‘Pre-loading’ not just about price – UK report

Pre loading is clearly a significant part of the drinking event for large parts of the NTE population.
Pre loading is clearly a significant part of the drinking event for large parts of the NTE population.

Price is not the only reason behind the ‘pre-loading’ phenomenon witnessed in so many parts of Ireland and the UK.



26 August 2013

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A new report out surveys the reasons why 18 to 23 year-olds prefer to drink at home before going to clubs and bars. It finds that many do not feel safe in the Night Time Economy, preferring the safety of drinking with people known to them.

One respondent goes so far as to state that he needs large amounts of alcohol to face the “chaos”.

The report, from Plymouth University, was commissioned by Plymouth City Council and the Devon & Cornwall Police.
Some respondents point out that “there’s no randoms trying to edge into the group” when drinking at home.

Pre loading is clearly a significant part of the drinking event for large parts of the NTE population with at least 50% of people having drunk significant quantities of alcohool prior to going out and it would appear that pre-loaders continue to drink heavily once they enter the NTE, states the report.

The majority of alcohol bought for pre-loading comes from large supermarket chains.

“It would appear that those charged with designing pubs and clubs fail to either understand or accommodate the needs of young drinkers with the result that they prefer to drink at home in spaces which can provide the environment required for early evening drinking,” note the report’s authors, “Ironically, many interiewed saw the home part as the safest, yet consumed alcohol in a way and in quantities which are anything but safe.”

When drinking at home, points out one of the report’s authors Adrian Barton of Plymouth University, there are no natural breaks compared to people moving on to different pubs and bars when going out for a drink.

The cheapness of off-sales alcohol means that there are limited economic factors to control access to alcohol. Without ‘gatekeepers’ and in the absence of standard measures, it’s difficult to control and have knowledge about the amounts being drunk.

“There are often no sober people agains which to measure drunkeness,” points out the report, adding, “As a result, many pre-loaders enter the NTE with high levels of intoxication and an absence of any prior restriction on their behaviour and access to alcohol. The sudden appearance of control can andn does cause some problems to this group.”

Flash points occur at the entrances to pubs and clubs.

“It is our contention that the police and door staff who, alongside bar staff, act as controllers of access to alcohol are faced with a new, growing and different problem in terms of keeping order in the NTE.

“To expand, those individuals who begin their drinking in the NTE are visible to responsible gatekeepers throughout the entire drinking event meaning that their drinking can be noted and access to alcohol and licensed premises controlled by a combination of the work of bar and door staff inside licensed premises and patrolling police officers in public spaces.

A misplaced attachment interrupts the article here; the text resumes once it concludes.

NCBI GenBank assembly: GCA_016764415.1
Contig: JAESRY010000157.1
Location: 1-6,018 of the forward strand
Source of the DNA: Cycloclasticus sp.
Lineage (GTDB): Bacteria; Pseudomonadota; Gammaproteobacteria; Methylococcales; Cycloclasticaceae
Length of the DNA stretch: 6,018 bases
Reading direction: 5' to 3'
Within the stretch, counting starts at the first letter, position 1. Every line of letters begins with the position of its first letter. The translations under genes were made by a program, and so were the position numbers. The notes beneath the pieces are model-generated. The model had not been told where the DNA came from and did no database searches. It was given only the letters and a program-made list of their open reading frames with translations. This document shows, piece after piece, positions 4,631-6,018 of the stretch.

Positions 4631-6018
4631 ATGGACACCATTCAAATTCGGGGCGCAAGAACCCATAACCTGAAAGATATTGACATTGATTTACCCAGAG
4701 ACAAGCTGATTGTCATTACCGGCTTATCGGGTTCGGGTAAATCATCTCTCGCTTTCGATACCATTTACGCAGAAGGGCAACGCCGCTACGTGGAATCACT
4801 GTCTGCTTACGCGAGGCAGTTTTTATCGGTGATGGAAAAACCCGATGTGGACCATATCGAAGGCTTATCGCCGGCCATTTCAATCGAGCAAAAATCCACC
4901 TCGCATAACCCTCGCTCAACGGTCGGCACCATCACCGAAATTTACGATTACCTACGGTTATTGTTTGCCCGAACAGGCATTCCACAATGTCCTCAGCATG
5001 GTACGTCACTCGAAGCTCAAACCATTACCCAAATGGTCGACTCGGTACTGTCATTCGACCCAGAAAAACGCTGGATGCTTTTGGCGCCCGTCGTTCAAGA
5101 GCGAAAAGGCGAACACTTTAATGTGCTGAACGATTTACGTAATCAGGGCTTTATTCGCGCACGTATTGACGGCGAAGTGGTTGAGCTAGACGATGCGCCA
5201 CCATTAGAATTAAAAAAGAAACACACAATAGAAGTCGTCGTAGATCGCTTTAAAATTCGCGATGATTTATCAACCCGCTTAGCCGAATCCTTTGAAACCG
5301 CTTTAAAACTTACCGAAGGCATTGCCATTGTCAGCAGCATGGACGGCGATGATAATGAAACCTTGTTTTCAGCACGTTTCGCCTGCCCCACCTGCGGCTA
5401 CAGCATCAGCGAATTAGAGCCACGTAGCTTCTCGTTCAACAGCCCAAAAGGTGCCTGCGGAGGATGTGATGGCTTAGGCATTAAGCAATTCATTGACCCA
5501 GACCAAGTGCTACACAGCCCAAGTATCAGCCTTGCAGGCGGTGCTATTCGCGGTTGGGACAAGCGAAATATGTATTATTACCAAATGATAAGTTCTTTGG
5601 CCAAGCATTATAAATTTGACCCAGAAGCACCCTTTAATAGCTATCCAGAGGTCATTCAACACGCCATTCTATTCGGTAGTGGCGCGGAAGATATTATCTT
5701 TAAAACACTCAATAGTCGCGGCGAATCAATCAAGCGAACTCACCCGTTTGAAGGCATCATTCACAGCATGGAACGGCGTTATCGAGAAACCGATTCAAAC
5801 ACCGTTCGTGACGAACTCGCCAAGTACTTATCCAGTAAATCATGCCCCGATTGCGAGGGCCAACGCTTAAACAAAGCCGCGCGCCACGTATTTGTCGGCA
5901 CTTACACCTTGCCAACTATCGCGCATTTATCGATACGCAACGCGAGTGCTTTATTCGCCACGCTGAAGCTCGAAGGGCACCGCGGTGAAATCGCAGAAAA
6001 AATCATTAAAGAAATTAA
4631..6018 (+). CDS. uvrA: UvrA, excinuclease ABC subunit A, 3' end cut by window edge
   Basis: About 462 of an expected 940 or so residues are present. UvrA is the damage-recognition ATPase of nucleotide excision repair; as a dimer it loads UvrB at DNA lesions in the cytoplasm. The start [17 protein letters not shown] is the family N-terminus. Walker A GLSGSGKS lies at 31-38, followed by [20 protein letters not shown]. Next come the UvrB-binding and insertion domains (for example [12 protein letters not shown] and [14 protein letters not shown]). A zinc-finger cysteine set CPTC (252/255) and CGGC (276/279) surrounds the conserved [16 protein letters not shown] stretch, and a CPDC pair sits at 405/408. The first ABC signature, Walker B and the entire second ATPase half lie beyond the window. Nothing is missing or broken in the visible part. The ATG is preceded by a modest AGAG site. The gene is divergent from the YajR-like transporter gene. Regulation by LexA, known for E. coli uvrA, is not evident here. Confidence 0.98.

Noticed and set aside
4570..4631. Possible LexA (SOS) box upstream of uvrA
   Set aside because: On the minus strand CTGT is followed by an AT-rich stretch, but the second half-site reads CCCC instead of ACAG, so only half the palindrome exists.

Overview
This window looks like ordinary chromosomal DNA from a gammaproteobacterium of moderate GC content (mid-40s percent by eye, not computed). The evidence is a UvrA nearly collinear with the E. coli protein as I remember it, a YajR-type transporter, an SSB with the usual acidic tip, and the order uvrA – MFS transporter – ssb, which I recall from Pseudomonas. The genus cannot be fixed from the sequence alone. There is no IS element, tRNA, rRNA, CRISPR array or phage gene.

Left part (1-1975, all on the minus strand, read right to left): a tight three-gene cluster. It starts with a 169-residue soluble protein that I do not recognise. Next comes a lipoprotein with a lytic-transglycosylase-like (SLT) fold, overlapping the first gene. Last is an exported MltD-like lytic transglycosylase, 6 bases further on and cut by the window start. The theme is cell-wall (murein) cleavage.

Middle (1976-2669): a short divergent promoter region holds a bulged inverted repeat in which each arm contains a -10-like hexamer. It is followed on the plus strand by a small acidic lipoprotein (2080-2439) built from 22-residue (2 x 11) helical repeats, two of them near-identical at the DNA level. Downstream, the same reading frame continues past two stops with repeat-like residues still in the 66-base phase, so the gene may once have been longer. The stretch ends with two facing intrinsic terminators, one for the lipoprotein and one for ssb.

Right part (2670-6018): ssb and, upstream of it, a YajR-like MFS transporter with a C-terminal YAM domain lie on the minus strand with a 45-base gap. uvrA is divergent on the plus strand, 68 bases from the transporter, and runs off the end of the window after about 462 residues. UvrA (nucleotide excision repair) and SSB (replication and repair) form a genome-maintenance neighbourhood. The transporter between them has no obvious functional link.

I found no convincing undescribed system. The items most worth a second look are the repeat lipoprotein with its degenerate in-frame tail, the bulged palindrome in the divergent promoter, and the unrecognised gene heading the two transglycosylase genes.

“Pre-loaders negate such control in the early part of the evening and as a result often pose immediate problems on arrival in the NTE. The challenge facing policy-makers is how to regain control over access to alcohol to those pre-loaders who arrive late in the NTE cycle.”

An integral part of its drinking culture, pre-loading needs to be viewed in a wider context which includes:

•    Alcohol being more readily and freely available than it has been within living memory with age being the only restriction
•    Alcohol being relatively cheaper now than for decades but with a growing disparity between off- and on-trades
•    Consumption patterns which are rapidly changing including volume consumed and locations used for consumption.
•    Excessive alcohol consumption becoming normalised in large sections of the population
•    Government control over public drinking and the activities of licensed premises growing but significant control over the activities of off-sales, especially large retailers, is weak and patchy

The report suggests that we are witnessing a change in drinking culture away from a traditional model of ‘pub-club’ to ‘home-pub-club’ which presents a new problem in terms of keeping order in the NTE.

“In our minds pre-loading is a significant cultural shift,” state the authors, “At present, policy-makers’ understanding of the why and how of this practice is limited. As a result, alcohol policies, which have improved markedly in the past decade, are failing to understand the significance of pre-loading due to a partial understanding and accompanying over-emphasis on seeing pre-loading as only being a result of economics.

“Until policy-makers and those leading the NTE see pre-loading as a significant cultural shift among young people within which unsafe drinking practices flourish, our alcohol policies will continue to fail to impact on as much as 80% of some young people’s alcohol intake,” they conclude.

Here, a Mintel Report from last December refers to 32% of RoI consumers drink at home before going out to save money.

Pre loading is clearly a significant part of the drinking event for large parts of the NTE population.

Pre loading is clearly a significant part of the drinking event for large parts of the NTE population.




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